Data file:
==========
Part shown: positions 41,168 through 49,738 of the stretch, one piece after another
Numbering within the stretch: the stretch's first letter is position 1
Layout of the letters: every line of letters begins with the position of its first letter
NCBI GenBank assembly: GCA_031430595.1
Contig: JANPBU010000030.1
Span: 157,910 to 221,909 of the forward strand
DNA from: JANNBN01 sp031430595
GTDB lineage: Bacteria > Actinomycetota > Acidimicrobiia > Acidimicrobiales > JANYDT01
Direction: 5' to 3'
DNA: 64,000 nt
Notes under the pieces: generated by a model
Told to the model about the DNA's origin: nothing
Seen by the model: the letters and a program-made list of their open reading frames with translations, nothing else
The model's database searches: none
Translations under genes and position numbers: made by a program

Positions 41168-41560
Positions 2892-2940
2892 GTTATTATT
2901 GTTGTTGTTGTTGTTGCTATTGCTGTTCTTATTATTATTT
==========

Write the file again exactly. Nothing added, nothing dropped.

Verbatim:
Part shown: positions 41,168 through 49,738 of the stretch, one piece after another
Numbering within the stretch: the stretch's first letter is position 1
Layout of the letters: every line of letters begins with the position of its first letter
NCBI GenBank assembly: GCA_031430595.1
Contig: JANPBU010000030.1
Span: 157,910 to 221,909 of the forward strand
DNA from: JANNBN01 sp031430595
GTDB lineage: Bacteria > Actinomycetota > Acidimicrobiia > Acidimicrobiales > JANYDT01
Direction: 5' to 3'
DNA: 64,000 nt
Notes under the pieces: generated by a model
Told to the model about the DNA's origin: nothing
Seen by the model: the letters and a program-made list of their open reading frames with translations, nothing else
The model's database searches: none
Translations under genes and position numbers: made by a program

Positions 41168-41560
Positions 2892-2940
2892 GTTATTATT
2901 GTTGTTGTTGTTGTTGCTATTGCTGTTCTTATTATTATTT